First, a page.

Calcium, Vitamin D, & Magnesium
Calcium, vitamin D, and magnesium are all vital important nutrients for bones. While it’s best to obtain these mainly from food, some restricted diets and health conditions can be deficient in these nutrient. It’s becoming more widely accepted to take these three micronutrients together in supplement form to maximize absorption.
Magnesium can sometimes play second fiddle to calcium and vitamin D, but it’s extremely important in the development and support of strong bones. While men generally require more magnesium than women, the recommended daily values vary from birth to later years. The National Institute of Health has a great breakdown of these values here.
All forms of calcium supplements are not equal. According to Harvard Medical School, “…the calcium in most supplements is either in the form of calcium carbonate or calcium citrate. Research shows that they are absorbed equally well with meals, but calcium carbonate is harder to digest than calcium citrate. People are usually advised to take calcium carbonate with or soon after a meal. Calcium citrate can be taken at any time.”
Still on the topic of calcium, some emerging studies claim that the calcium in milk isn’t the best source because milk may have the potential to cause a more acidic environment in the body and actually cause the body to suck nutrients from the bones to balance itself. But there are numerous other studies that claim the opposite. Overall, it seems the medical jury is (yet again) still undecided.
based on stages of life and other risk factors. The best way to make sure you’re getting these nutrients (including magnesium) is through a balanced diet. Check out some of the best dietary sources (this is not a full listing, just some rich sources):
Calcium: Dairy, but if you can’t tolerate dairy, pairing the following foods with vitamin D and magnesium sources is best: seafood, legumes, dark leafy greens (such as collard greens), almonds, sesame seeds and non-dairy fortified beverages.
Fatty fish (such as salmon or cod), some organ meats, fortified products such as dairy and non-dairy beverages and “cheeses” (not naturally occurring, but still high), and mushrooms.
Magnesium: Nuts (especially almonds), seeds, gluten-free whole grains like brown rice, and dark leafy greens.
This can be a controversial topic, but the medical field generally states that if sun exposure is limited to the daily recommended amount, it is not dangerous. Ten to 20 minutes a day in the sun is all that you probably need, depending on the shade of your skin and geographic location.
One good thing about allowing your body to naturally produce vitamin D from sun exposure is that there’s no risk of toxicity. While supplementing with extra oral vitamin D over the long term could cause toxicity since it is a fat soluble vitamin, there are mechanisms in place to shut down the production once you’ve hit a certain amount.
Vitamin K (specifically K2) is necessary for your bones to utilize calcium. Increased vitamin K levels are correlate with increased bone density. This is why there are calcium supplements that contain both vitamins D and K, since both are necessary to build healthy, strong bones.
Good sources of vitamin K are dark leafy greens, broccoli, brussels sprouts, an assortment of fermented foods, eggs, meats, and organ meats such as liver.
Gut Problems Can Cause Deficiency of Key Nutrients
Knowing how to get your micronutrients from food and oral supplements is extremely useful, assuming your digestive system is in healthy, working order. For many of us, that’s simply not the case. With celiac or Crohn’s disease, damage to the small intestine can make it a serious challenge to absorb nutrients properly, which can lead to deficiency. Those who have issues with fat malabsorption (and even those who have had their gall bladder removed) must be particularly keen to get those important bone-building fat-soluble vitamins (D & K).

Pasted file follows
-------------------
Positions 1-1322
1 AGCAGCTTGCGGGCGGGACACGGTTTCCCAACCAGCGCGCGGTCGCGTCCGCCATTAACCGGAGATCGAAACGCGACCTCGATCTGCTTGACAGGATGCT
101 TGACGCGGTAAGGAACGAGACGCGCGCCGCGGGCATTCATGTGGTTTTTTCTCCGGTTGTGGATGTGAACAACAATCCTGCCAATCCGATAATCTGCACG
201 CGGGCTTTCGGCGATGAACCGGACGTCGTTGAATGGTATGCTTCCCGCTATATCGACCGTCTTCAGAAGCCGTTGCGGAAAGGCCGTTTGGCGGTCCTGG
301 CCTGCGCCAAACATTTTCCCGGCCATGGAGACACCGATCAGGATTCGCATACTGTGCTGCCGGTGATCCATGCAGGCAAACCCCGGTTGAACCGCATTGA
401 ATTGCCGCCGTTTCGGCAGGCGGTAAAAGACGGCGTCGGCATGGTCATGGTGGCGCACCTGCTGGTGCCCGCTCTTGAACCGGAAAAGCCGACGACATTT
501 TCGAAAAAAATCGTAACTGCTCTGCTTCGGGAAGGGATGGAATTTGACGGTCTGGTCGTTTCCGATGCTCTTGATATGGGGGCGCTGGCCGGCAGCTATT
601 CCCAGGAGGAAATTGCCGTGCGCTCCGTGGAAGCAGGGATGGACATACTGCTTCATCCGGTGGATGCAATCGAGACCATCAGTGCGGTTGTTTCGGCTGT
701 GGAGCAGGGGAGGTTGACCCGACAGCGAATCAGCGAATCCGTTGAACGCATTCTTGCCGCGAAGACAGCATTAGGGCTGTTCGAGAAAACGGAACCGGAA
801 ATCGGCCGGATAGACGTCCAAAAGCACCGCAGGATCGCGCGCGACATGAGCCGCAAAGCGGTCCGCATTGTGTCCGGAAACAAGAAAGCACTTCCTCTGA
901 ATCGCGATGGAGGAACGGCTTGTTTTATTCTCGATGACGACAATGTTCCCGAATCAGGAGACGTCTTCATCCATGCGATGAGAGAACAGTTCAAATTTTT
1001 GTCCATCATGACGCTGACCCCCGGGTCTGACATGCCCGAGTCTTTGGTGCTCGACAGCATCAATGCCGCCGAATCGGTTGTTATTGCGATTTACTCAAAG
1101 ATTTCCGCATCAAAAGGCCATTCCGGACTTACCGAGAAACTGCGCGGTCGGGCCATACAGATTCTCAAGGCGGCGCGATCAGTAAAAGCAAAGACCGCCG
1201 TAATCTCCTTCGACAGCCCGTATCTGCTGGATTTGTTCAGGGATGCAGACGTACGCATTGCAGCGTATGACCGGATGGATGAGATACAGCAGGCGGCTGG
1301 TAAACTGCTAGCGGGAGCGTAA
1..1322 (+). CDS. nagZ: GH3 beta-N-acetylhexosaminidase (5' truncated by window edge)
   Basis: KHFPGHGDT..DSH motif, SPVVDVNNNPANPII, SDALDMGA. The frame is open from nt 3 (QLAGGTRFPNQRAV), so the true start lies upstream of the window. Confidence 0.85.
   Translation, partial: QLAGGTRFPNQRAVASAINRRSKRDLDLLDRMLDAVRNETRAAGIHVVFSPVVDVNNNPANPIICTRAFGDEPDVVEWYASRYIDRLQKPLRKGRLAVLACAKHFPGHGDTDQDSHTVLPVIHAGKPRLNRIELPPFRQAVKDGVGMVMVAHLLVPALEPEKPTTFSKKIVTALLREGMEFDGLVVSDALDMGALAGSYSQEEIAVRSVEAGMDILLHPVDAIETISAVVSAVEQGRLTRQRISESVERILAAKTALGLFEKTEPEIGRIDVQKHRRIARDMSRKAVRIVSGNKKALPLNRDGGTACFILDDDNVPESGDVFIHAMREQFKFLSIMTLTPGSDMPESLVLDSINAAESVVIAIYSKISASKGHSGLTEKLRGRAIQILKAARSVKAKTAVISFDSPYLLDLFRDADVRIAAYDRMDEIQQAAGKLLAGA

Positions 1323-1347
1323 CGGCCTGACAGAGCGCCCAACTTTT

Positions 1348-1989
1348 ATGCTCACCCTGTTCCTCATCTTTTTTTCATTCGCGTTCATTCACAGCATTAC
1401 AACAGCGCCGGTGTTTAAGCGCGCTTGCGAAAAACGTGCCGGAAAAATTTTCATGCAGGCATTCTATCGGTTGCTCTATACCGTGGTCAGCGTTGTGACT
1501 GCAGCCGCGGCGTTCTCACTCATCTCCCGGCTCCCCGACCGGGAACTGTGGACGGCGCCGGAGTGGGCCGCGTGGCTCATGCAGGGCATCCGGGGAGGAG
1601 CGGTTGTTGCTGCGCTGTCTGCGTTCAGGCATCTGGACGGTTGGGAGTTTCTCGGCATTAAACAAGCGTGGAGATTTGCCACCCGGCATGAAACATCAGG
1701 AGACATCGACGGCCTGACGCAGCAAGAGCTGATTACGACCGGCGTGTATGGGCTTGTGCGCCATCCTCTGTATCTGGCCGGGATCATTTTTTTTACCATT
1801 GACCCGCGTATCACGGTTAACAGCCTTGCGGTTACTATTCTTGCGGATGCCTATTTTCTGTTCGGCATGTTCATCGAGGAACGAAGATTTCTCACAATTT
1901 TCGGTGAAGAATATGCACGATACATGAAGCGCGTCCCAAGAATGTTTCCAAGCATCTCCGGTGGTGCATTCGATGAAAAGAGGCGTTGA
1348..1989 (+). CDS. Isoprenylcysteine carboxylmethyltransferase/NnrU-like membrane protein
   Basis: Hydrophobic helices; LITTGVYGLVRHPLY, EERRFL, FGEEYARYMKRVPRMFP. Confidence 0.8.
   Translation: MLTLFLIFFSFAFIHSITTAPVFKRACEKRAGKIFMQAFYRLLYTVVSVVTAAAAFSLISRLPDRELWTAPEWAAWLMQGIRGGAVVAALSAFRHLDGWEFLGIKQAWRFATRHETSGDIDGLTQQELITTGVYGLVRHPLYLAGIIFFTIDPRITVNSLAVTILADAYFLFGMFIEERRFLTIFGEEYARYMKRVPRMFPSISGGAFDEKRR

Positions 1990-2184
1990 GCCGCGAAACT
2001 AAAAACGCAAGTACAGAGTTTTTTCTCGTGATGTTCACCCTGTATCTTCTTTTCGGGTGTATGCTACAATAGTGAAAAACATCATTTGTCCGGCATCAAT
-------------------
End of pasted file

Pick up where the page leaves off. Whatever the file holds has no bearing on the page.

The bottom line here is that you must get to the bottom of your gut imbalance and find a way to optimize your digestion and absorption. If that’s not possible, then you need to work with a practitioner who can help you solve your unique problem so that you can get the nutrients you need to keep your bones strong.
The Problem with Vegan Diets & Bone Health
A vegan diet does not create bone density problems if it is balanced and adequately fortified, but the risk increases if the vegan diet is unbalanced and does not provide the daily recommended level of nutrients. As with gluten-free products, just because a label says “vegan” does not automatically mean it supports the complete health of your body.
It has been found that vegans can face a higher risk of osteoporosis and fractures than those who consume a lacto-ovo vegetarian diet or a diet that includes meat. The reason is that plant-based diets typically have trouble providing the key nutrients for bones (namely vitamin B12 and D, and sometimes extra calcium) that can reverse low bone density.
Resistance & Weight-bearing Exercise
When it comes to keeping strong bones, exercise is key. Adding specific types of exercise can help existing bone mass stay strong and can reinforce bone mass even when it has already been affected by osteoporosis. Weight-bearing, resistance, and flexibility exercises (such as yoga) can contribute to developing stronger bones.
Somewhat surprisingly, bicycling does not help you build and maintain strong bones. In fact, studies have found that professional road cyclists tend to have lower bone density perhaps in part because cycling isn’t a weight bearing exercise. If road cycling is your thing (or your significant other’s), consider adding on some running to your fitness routine (running on a trail or soft ground is better than hard pavement in order to minimize further damage to bones and joints).
Of course, be sure to check with your doctor before beginning an exercise regimen.
If you have one or more autoimmune diseases and have been treated with steroids, osteoporosis should be on your radar. High doses of corticosteroids taken over a long period of time can leave you with low bone density since each long term dose increases your risk of developing bone loss.
Speak with your doctor about your dietary and micronutrient supplement options that can help protect your bones.